While the image or construct of the “good mother” has been the focus of many research projects, the “bad mother,” as a discursive construct, and also mothers who do “bad” things as complicated, agentic social actors, have been quite neglected, despite the prevalence of the image of the bad mother across late modern societies. The few researchers who address this powerful social image point out that bad mothers are culturally identified by what they do, yet they are also socially recognized by who they are. Mothers become potentially bad when they behave or express opinions that diverge from, or challenge, social or gender norms, or when they deviate from mainstream, white, middle class, heterosexual, nondisabled normativity.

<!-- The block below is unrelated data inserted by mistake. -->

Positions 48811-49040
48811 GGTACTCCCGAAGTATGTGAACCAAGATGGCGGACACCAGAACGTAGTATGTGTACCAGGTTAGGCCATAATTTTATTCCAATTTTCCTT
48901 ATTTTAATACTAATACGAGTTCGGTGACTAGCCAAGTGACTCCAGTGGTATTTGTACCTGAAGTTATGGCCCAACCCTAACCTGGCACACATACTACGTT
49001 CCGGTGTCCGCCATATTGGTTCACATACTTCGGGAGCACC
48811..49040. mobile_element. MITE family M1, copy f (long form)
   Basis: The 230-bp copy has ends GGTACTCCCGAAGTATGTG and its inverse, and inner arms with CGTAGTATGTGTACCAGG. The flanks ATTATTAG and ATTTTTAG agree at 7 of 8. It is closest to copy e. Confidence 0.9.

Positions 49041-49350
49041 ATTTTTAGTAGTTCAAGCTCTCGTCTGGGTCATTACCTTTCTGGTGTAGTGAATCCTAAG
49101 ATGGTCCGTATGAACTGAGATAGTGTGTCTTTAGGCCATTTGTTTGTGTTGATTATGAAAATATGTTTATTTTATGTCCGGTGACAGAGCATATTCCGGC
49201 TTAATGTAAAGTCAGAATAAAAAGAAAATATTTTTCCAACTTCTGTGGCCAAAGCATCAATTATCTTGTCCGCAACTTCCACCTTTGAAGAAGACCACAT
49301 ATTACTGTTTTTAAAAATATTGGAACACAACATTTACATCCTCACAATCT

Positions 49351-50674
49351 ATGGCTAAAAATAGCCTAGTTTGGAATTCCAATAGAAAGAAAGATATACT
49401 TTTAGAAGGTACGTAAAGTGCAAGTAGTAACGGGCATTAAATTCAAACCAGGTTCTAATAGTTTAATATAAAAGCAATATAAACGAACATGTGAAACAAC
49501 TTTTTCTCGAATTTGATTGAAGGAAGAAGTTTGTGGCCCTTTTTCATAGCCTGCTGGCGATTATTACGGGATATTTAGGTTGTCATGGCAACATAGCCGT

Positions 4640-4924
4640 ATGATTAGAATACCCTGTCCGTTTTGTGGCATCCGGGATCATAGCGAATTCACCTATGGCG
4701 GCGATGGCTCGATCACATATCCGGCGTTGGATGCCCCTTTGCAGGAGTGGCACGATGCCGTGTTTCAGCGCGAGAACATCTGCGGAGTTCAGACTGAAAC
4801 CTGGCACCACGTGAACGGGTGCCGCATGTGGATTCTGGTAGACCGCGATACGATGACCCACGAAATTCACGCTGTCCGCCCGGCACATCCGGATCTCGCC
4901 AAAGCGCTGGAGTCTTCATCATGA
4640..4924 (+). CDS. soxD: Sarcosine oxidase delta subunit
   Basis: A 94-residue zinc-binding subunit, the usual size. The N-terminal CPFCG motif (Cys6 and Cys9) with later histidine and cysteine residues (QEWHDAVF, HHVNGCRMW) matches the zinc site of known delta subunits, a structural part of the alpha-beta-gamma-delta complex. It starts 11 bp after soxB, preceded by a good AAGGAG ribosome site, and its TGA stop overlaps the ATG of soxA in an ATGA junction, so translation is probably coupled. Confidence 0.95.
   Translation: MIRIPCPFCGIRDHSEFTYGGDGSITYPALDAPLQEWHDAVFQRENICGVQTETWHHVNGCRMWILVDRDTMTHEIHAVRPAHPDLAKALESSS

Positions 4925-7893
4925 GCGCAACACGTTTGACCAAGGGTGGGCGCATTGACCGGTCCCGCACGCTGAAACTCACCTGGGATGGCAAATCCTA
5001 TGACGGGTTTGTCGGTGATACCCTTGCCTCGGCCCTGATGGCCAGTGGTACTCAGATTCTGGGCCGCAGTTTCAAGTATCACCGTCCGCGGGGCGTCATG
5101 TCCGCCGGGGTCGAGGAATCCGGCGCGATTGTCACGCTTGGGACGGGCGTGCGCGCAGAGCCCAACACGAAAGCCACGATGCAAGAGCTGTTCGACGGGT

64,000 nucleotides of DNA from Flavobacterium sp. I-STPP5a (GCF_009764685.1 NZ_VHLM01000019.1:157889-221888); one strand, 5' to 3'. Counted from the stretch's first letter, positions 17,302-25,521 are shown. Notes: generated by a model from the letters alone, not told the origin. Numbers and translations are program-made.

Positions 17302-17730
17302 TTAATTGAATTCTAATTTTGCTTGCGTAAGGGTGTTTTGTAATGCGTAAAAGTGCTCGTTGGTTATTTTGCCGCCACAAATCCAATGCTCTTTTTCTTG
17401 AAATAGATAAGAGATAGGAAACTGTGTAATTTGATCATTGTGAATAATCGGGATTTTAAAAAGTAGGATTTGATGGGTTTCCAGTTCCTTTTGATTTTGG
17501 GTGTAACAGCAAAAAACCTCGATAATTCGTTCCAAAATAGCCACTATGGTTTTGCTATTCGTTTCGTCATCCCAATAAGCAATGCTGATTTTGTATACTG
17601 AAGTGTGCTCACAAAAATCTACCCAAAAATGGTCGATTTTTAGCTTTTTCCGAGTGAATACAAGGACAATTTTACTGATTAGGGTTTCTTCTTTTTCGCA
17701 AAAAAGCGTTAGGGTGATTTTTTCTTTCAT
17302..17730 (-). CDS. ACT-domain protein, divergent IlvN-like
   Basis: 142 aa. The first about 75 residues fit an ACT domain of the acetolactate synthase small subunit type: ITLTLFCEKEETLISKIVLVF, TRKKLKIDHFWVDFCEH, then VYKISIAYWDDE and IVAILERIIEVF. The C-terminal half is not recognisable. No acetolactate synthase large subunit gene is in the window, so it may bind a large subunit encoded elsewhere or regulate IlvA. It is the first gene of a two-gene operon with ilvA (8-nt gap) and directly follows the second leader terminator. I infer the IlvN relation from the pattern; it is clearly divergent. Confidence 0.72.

When suspected of being bad mothers, women are surveilled, and may be disciplined, punished or otherwise excluded, by various official agents (i.e. legal, medical and welfare institutions), as well as by their relatives, friends and communities. Too often, women are judged and punished without clear evidence that they are neglecting or abusing their children. Frequently they are blamed for the marginal sociocultural context in which they are mothering. This anthology presents empirical, theoretical and creative works that address the construct of the bad mother and the lived realities of mothers labeled as bad. Throughout the volume, the editors consider voices and acts of resistance to bad mother constructions, demonstrating that mothers, across time and across domains, have individually and collectively taken a stand against this destructive label.